If there were one word the four Bainbridge State College charter faculty members could use to sum up their experience at the fledging college, it would be fun.
Drs. Ray Chambers, Bob Dubay, Bob Lane and Jim Young all said it was fun to embark on the adventure of starting a new college.
It was fun because there was a family environment with a collegial feel with fellow faculty members. And there were friendships and admiration for all the College staff, in particular the buildings and grounds workers.
It was fun because they set out to create something special, and they did.
And, it was fun because they not only fell in love with the College and what they were doing, but it was fun to become members of the community and relish in what this area offered.
“I was only going to stay for five years … but I probably should have said four years because at five years, you get just ground in. You’ve got roots somehow and I never got away,” Dr. Chambers said. “There were so many rewarding opportunities. I had my hands in so many different things, whether I was leading it or just helping; to see things get done just kept me happy. I guess as long as you’re happy, you stay.”
Dr. Young said he and his wife wanted to live in a small town and the idea of starting a college was very appealing.
“If you like a small town, you like the atmosphere, you like knowing people and like being in a friendly place, this was the golden trap,” Dr. Young said. “We were paid well. The atmosphere couldn’t have been better, and the kids grew up and we didn’t worry about them playing out in the street.”
These four charter faculty members who were first to teach at Bainbridge State, stayed here and all eventually retired from the College. In fact, Dr. Young has a daughter who followed in his footsteps – Dr. Jenny Harper is associate professor of biology and her husband, Ridge Harper, is director of student success and retention.
Founding President Ed Mobley hired Dr. Dubay to be the College’s academic dean. Shortly after, Dr. Dubay then hired Dr. Lane to be the chairman of science and mathematics and assistant professor of biology. Dr. Chambers was hired as acting chairman of the Division of Social Sciences and assistant professor of political science. All came from Dalton Junior College, which is where Dr. Mobley came from too.
Dr. Dubay hired Dr. Young from the University of North Carolina at Chapel Hill as an instructor of history.
Dr. Dubay said he wanted to get the cream of the crop, instructors who had doctoral degrees when possible and also had strong interests outside of their disciplines, or as he said, he wanted multi-dimensional people.
“We had a very good school for a very long time. Most of the faculty and staff were young, in their middle to late 20s, and they brought a new perspective and energy to the institution that was being created. It was a lot of fun to be here,” Dr. Dubay said.
Part of the job duties of the professors was student recruitment, and Dr. Lane remembers handing out brochures, peanuts and balloons at various locations.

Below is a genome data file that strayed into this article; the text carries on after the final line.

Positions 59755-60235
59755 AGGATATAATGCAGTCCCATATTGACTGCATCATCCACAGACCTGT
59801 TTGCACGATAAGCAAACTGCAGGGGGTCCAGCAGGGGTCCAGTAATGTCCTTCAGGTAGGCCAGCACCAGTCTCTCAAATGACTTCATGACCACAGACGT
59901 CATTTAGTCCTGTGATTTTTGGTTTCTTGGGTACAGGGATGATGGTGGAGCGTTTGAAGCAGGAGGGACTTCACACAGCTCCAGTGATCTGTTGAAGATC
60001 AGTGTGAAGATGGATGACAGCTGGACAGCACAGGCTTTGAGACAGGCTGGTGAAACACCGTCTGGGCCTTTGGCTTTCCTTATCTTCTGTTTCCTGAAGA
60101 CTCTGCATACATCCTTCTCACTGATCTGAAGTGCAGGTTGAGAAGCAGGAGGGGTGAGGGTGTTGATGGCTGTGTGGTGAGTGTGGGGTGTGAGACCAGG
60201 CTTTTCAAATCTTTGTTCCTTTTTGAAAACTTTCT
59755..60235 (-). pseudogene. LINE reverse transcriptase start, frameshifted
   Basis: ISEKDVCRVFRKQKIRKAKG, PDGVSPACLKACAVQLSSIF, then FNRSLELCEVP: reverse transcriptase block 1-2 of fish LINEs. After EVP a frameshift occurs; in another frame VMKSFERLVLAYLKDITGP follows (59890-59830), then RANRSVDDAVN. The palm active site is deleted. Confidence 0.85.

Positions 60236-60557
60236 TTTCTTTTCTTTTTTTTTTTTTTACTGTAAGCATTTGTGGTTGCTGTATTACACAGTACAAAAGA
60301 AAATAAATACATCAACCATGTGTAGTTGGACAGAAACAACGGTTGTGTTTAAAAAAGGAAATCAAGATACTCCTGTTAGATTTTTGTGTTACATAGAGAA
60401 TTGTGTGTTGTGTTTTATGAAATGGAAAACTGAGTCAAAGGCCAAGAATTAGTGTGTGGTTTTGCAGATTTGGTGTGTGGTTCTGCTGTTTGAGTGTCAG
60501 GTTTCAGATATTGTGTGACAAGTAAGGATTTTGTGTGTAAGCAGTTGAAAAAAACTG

He also remembers some pushback from the community, in particular a woman who ran a restaurant he liked to go to in the mornings prior to fishing on Lake Seminole. She was worried about young people coming to the institution of higher learning “smoking dope and running around naked.”
He appeased her fears somewhat, saying he did not know about the dope smoking and said there will not be anybody running around naked on campus. He was wrong. There was one confirmed streaker, who did not necessarily run around campus, but rode a motorcycle on one of its sidewalks.
Dr. Chambers said the faculty became creative in its course offerings because of the limitations of the small college. Transferring those credits became a challenge, but eventually the other colleges came around.
Despite Bainbridge Junior College having the only regulation horseshoe pit in the state, they still had difficulty transferring those physical education credits to other colleges. The same was true for other innovative courses the faculty created.
“I suppose one thing that stood out was that we were able to do these things because we were so isolated,” Dr. Chambers said. “As long as Atlanta didn’t know we existed besides giving us money, we could experiment. So we did.”
The faculty members said some of their students also impressed them; many of them who would never had gone to college if Bainbridge State had not been here for them.
As Dr. Young said of some of the students, “We have had some exceptional success stories.”
Dr. Chambers can remember students who would recognize when their minds would open up and wanted to take on more classes or do new and different things such as study aboard.
“There was a lady who came up to me and said that if it were not for the College, she would not be where she is now and she would not be as aware of what was going on around her as she is now because the College is here. It showed her just so many different things,” Dr. Chambers said.
As all four charter members said, they enjoyed their ride at Bainbridge State.
“I thoroughly enjoyed my stay here. It was good to me. The town was good for me. There’s not a whole lot I would change if I could erase stuff or switch things around,” said Dr. Dubay. “It was a very pleasant experience.”